Society for Health Systems Conference – Roger Gerard, ThedaCare
Saturday at the Society for Health Systems conference, included an excellent keynote address from Roger Gerard, from the ThedaCare health system, co-author with Dr. John Toussaint of the book On the Mend: Revolutionizing Healthcare to Save Lives and Transform the Industry.
Some key points:
Roger made a great point that the idea of “creating a burning platform” is often an exercise in “how do we manipulate people?” He thinks intentionally creating and using a crisis is “manipulative” and “creates disengagement.”
He thinks it's silly when leaders say ” we have to go to the Gemba to help,” when they should be going to learn and listen, instead.
Roger admitted that, early in the acclaimed ThedaCare journey, they made some mistakes. It was too much of a top-down initiative and the entire senior leadership team was not fully aligned. They started with Lean in decidedly non-clinical areas (such as freeing up cash in the revenue management cycle), but they erred by not properly engaging physicians and there was too much blaming back and forth.
Roger said “we failed miserably to ensure early staff/provider awareness, involvement and compensation. They had an ambiguous unwritten policy on no layoffs. With that and other problems, “we were going through the motions, but were not ready for the ride.”
Nobody's Lean journey is perfect. It's great that Roger can admit that.
Roger defines Lean in a nice, succinct way: “Figure out what the work is, take the waste out, further satisfy the patient needs.”
He had provocative thoughts on the idea of a leader “driving culture change.” He said, “it's highly disrespectful,” as if “somebody said to you, ‘I'm going to change your personality'” as an individual. He said it's “arrogant” to think you can drive culture change — that you have to respect and honor the existing culture. He added, “o We have to come into our orgs listening and learning, understanding the culture” and “o The culture will change, but you have to respect the community as a complex system.”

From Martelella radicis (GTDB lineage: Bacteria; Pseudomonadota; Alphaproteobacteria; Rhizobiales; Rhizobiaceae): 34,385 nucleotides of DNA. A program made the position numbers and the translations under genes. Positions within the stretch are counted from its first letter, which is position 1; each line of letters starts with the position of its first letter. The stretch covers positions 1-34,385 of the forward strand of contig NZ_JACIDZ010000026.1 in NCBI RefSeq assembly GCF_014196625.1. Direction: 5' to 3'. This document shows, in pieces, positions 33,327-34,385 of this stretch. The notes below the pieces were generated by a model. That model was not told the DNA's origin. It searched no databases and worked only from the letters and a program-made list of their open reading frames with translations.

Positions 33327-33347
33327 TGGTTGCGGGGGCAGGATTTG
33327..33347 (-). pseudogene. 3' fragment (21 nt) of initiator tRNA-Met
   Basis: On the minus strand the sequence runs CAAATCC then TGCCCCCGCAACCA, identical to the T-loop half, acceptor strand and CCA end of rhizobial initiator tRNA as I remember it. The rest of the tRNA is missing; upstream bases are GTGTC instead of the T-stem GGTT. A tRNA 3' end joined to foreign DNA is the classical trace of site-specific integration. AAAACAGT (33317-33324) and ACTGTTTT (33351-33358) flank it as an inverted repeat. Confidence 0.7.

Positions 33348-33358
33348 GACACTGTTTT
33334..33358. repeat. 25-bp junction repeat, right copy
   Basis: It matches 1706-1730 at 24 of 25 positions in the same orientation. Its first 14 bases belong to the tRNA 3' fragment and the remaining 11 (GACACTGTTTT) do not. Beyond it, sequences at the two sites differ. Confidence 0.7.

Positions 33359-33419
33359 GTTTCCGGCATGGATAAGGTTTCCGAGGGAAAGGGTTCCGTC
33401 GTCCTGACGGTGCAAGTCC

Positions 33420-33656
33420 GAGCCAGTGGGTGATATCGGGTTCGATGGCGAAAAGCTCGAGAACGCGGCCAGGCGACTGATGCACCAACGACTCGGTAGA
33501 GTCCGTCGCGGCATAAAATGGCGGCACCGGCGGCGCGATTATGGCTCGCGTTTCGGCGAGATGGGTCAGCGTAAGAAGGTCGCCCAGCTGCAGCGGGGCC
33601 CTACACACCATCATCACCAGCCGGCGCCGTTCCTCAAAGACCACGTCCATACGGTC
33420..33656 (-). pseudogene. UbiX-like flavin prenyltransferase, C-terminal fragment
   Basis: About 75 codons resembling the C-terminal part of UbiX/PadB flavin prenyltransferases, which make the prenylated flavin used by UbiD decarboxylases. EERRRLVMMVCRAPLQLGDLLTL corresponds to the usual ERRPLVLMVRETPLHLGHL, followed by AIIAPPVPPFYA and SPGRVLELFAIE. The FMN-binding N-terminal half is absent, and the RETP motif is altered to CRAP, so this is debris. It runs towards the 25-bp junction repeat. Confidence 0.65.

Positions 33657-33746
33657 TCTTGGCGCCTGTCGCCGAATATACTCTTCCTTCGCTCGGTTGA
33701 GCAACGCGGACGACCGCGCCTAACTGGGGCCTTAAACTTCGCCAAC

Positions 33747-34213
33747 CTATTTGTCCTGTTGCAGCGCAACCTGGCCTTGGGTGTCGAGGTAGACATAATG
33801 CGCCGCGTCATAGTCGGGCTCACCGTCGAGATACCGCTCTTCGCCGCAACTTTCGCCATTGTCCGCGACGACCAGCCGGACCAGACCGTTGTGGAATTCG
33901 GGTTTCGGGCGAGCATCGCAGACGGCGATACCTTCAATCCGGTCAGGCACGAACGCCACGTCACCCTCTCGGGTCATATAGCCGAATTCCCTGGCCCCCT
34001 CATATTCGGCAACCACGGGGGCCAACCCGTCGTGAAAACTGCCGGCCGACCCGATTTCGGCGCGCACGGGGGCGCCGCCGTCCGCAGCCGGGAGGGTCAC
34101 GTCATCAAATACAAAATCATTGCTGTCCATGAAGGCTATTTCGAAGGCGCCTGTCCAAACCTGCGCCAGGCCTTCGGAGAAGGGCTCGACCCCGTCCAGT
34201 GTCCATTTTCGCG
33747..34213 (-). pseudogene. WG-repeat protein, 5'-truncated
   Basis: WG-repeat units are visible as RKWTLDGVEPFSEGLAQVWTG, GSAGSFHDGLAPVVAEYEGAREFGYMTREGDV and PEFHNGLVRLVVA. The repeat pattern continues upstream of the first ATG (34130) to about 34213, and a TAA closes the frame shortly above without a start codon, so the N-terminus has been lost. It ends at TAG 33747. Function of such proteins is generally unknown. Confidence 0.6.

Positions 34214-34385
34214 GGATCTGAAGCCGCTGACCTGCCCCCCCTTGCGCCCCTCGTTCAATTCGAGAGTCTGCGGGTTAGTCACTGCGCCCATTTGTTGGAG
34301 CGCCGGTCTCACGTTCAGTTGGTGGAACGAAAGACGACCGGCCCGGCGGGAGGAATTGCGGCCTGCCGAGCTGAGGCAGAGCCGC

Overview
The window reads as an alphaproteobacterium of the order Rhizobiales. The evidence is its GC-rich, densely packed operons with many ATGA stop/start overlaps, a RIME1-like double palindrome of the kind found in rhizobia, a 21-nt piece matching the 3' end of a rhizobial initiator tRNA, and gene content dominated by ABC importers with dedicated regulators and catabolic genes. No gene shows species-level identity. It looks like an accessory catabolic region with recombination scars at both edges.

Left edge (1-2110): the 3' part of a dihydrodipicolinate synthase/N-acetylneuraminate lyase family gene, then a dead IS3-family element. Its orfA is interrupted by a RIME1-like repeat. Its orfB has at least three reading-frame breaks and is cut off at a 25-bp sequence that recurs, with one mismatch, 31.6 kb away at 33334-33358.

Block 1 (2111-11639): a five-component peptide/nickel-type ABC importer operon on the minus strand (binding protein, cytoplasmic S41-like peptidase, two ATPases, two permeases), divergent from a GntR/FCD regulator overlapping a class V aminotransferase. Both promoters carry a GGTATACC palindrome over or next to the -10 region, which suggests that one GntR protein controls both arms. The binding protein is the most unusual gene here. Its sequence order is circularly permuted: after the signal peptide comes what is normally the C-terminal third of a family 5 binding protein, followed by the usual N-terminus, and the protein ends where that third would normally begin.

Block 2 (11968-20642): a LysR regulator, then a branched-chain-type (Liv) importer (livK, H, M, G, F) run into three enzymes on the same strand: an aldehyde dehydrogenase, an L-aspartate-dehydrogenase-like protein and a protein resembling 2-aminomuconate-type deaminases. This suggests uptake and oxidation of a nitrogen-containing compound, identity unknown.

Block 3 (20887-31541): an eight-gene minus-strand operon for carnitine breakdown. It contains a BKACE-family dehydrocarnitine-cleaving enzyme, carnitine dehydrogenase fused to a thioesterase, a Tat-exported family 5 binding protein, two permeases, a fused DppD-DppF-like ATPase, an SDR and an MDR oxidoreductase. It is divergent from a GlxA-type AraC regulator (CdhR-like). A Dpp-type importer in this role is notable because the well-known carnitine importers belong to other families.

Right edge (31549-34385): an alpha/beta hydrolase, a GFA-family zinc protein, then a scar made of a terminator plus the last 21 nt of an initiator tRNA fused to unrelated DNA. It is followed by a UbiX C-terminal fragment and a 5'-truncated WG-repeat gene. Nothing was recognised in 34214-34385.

Roger also had brilliant thoughts on the common complaint about “resistance to change.” He said, “Resistance is a teacher – every time somebody resists something, you are about to learn something.”
Let that sink in… instead of complaining about the “resistance” (and blaming the people for being resistant), instead be ready to learn from it. Roger added, “How can you handle resistance? Welcome it.”
What do you think? Please scroll down (or click) to post a comment. Or please share the post with your thoughts on LinkedIn.
Don't want to miss a post or podcast? Subscribe to get notified about posts via email daily or weekly.
- Recorded Webinar on Building a Culture of Continuous Improvement through Organizational Habits - March 22, 2023
- From Fear to Improvement: Results of Our Poll on Companies' Responses to Mistakes - March 16, 2023
- Discovering the Benefits of Data-Driven DEI: An Interview with Dr. Randal Pinkett on his New Book - March 14, 2023
Nice summary of some provocative thoughts. I especially like the last comment. At my previous employer, we used to stress to leaders to expect and embrace resistance, because after all, one of the laws of physics is that there cannot be forward motion without some friction.
Great point, Tim.
I think it takes a confident leader to embrace that so-called “resistance.” It seems that the more insecure leaders are the ones who want to be controlling, etc. – if one can generalize and play armchair psychologist.
How do organizations develop capable, confident leaders who can engage people this way? How much is the result of the selection process and how much is development?
I know ThedaCare is doing A LOT around leadership development and their “Human Development Value Stream” that I didn’t blog about here.
Read more on that via google.
this comment helps to guide and understand change…
“Resistance is a teacher – every time somebody resists something, you are about to learn something.”
We’ve got a lot of embracing to do here…